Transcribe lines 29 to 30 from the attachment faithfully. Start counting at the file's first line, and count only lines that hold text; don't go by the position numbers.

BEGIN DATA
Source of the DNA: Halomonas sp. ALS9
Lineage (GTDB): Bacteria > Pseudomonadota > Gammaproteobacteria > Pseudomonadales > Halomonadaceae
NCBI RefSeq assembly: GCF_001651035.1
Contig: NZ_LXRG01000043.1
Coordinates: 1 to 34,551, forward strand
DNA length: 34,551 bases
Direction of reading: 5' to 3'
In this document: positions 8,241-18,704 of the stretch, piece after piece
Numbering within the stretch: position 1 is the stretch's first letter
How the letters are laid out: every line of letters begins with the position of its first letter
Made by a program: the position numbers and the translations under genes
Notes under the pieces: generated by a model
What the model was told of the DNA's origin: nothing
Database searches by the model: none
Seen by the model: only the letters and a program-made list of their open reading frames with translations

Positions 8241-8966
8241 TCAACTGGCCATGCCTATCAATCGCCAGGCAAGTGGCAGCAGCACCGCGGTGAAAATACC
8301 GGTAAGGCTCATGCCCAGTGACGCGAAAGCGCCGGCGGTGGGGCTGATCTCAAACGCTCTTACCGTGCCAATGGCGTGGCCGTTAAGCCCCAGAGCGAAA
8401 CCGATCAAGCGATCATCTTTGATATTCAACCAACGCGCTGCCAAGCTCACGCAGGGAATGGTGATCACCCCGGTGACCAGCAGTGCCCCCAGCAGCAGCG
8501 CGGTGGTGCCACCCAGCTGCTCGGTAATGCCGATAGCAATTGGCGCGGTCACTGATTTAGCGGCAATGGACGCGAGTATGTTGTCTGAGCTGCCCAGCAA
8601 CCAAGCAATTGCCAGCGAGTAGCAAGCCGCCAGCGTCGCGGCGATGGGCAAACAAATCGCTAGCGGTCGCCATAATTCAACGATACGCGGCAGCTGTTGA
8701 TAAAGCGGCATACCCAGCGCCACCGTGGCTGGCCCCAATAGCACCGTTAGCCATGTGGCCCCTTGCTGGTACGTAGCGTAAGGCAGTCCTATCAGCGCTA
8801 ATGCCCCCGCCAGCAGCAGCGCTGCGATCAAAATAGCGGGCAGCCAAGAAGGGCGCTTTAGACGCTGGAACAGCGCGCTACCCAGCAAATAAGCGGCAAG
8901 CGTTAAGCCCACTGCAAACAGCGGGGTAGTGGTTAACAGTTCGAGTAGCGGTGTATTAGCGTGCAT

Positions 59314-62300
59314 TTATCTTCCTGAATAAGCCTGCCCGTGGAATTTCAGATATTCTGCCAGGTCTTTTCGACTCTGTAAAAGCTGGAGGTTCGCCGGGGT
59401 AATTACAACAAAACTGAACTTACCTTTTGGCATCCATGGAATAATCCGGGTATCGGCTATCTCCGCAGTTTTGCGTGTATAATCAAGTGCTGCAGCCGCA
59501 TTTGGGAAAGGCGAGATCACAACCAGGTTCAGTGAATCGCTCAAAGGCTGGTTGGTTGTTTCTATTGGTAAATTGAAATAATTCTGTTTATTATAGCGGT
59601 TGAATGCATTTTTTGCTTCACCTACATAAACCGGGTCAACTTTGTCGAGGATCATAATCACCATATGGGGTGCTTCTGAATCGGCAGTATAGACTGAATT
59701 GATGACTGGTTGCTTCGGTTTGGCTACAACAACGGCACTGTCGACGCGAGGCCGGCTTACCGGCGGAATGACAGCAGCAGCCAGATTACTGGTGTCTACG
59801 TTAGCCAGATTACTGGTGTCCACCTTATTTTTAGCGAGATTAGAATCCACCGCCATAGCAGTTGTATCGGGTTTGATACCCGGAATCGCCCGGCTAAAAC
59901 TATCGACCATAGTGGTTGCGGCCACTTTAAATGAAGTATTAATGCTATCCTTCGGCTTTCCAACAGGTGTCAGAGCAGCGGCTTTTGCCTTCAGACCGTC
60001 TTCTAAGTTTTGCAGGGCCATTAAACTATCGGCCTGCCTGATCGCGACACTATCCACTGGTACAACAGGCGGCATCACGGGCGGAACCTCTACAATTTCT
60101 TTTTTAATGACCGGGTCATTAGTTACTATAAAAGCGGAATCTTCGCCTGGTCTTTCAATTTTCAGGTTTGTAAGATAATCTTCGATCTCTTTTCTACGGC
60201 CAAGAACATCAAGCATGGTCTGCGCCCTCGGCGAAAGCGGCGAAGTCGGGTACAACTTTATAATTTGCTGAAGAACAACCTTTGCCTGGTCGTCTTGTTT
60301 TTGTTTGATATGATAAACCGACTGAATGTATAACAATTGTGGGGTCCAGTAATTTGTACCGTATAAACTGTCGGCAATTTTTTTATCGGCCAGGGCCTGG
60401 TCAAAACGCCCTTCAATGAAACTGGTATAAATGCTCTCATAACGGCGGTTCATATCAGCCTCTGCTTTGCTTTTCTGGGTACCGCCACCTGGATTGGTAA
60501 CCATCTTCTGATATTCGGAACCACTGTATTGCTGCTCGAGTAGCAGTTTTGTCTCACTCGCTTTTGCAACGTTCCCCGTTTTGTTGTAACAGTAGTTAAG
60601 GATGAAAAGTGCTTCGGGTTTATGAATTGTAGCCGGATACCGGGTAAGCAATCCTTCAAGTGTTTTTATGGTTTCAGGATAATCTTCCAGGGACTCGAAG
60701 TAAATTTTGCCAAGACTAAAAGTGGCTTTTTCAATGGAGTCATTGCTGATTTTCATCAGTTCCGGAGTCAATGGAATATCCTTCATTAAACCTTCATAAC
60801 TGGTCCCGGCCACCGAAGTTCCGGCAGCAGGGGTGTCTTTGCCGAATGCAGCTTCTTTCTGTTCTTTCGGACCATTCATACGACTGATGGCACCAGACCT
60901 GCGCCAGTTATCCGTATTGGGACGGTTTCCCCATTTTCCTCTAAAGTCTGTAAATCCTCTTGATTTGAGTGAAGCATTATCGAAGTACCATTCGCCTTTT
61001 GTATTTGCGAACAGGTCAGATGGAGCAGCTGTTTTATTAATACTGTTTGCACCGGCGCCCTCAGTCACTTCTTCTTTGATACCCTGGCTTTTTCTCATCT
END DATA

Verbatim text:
59601 TGAATGCATTTTTTGCTTCACCTACATAAACCGGGTCAACTTTGTCGAGGATCATAATCACCATATGGGGTGCTTCTGAATCGGCAGTATAGACTGAATT
59701 GATGACTGGTTGCTTCGGTTTGGCTACAACAACGGCACTGTCGACGCGAGGCCGGCTTACCGGCGGAATGACAGCAGCAGCCAGATTACTGGTGTCTACG